Two concepts of conscience and their implications for conscience-based refusal in Healthcare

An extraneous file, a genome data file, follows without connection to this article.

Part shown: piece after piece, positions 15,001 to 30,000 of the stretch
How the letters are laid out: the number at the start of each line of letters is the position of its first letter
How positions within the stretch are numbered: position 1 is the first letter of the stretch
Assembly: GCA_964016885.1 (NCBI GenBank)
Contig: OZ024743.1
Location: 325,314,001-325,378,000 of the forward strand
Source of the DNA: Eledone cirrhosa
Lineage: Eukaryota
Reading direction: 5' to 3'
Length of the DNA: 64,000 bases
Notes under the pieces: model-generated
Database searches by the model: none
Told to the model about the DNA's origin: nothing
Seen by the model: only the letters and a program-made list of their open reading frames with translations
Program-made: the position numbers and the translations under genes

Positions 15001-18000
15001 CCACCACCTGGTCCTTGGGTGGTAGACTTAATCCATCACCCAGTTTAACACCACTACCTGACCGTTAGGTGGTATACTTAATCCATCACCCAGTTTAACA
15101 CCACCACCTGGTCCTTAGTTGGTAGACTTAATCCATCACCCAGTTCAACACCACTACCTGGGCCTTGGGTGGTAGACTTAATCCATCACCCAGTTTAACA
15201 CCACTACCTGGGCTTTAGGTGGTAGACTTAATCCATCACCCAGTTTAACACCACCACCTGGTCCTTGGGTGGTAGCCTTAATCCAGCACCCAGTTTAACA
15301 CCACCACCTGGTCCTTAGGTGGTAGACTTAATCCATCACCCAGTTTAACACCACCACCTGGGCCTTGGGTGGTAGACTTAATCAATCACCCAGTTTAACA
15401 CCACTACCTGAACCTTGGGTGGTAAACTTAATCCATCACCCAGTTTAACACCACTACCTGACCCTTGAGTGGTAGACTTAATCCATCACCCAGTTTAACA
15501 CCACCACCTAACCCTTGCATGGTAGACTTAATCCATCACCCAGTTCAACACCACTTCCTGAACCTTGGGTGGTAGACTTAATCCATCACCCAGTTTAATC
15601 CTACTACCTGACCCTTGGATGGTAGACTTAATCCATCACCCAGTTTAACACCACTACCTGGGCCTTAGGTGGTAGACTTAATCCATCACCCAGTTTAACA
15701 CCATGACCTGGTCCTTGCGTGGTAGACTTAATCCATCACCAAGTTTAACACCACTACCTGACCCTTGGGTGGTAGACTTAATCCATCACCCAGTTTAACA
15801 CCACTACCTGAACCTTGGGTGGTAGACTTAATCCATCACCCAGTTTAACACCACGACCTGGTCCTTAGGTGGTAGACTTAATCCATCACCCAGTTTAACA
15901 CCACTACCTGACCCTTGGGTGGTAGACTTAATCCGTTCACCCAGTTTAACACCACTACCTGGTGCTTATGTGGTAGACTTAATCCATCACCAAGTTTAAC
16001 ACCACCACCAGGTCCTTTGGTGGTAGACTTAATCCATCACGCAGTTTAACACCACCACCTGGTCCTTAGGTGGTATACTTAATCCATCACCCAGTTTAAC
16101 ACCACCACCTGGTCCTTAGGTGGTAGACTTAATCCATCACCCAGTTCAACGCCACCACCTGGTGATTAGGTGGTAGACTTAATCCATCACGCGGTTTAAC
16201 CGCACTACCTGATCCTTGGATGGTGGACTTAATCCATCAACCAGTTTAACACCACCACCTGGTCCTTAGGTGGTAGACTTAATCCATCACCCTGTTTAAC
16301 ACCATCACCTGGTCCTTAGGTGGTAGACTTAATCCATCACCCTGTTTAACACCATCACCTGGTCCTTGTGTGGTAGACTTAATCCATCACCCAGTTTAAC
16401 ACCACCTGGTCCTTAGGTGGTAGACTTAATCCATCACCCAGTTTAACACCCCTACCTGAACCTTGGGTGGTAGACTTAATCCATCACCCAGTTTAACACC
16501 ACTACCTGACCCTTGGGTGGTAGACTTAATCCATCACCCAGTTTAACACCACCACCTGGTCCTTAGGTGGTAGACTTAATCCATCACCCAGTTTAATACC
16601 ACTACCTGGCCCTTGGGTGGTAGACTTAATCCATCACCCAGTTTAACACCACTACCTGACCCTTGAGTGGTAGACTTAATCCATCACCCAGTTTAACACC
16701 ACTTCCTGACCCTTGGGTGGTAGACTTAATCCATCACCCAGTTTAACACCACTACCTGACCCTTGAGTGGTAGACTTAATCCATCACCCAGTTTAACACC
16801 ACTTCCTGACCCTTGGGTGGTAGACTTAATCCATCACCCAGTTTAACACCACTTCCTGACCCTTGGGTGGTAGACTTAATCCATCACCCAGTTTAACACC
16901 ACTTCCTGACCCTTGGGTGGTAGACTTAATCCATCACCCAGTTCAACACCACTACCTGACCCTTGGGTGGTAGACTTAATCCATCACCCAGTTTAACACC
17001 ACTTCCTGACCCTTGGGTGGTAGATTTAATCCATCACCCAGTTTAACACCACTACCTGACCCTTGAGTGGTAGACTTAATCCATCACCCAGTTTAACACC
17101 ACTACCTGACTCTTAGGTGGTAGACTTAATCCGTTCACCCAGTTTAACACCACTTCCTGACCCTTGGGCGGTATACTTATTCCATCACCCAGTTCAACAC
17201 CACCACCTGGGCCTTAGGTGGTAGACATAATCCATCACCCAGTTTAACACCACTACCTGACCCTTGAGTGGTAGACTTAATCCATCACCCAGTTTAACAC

The Constitutional Court of Colombia has issued a decision of international significance clarifying legal duties of providers, hospitals, and healthcare systems when conscientious objection is made to conducting lawful abortion. The decision establishes objecting providers’ duties to refer patients to non-objecting providers, and that hospitals, clinics, and other institutions have no rights of conscientious objection. Their professional and legal duties are to ensure that patients receive timely services. Hospitals and other administrators cannot object, because they do not participate in the procedures they are obliged to arrange. Objecting providers, and hospitals, must maintain knowledge of non-objecting providers to whom their patients must be referred. Accordingly, medical schools must adequately train, and licensing authorities approve, non-objecting providers. Where they are unavailable, midwives and perhaps nurse practitioners may be trained, equipped, and approved for appropriate service delivery. The Court’s decision has widespread implications for how healthcare systems must accommodate conscientious objection and patients’ legal rights.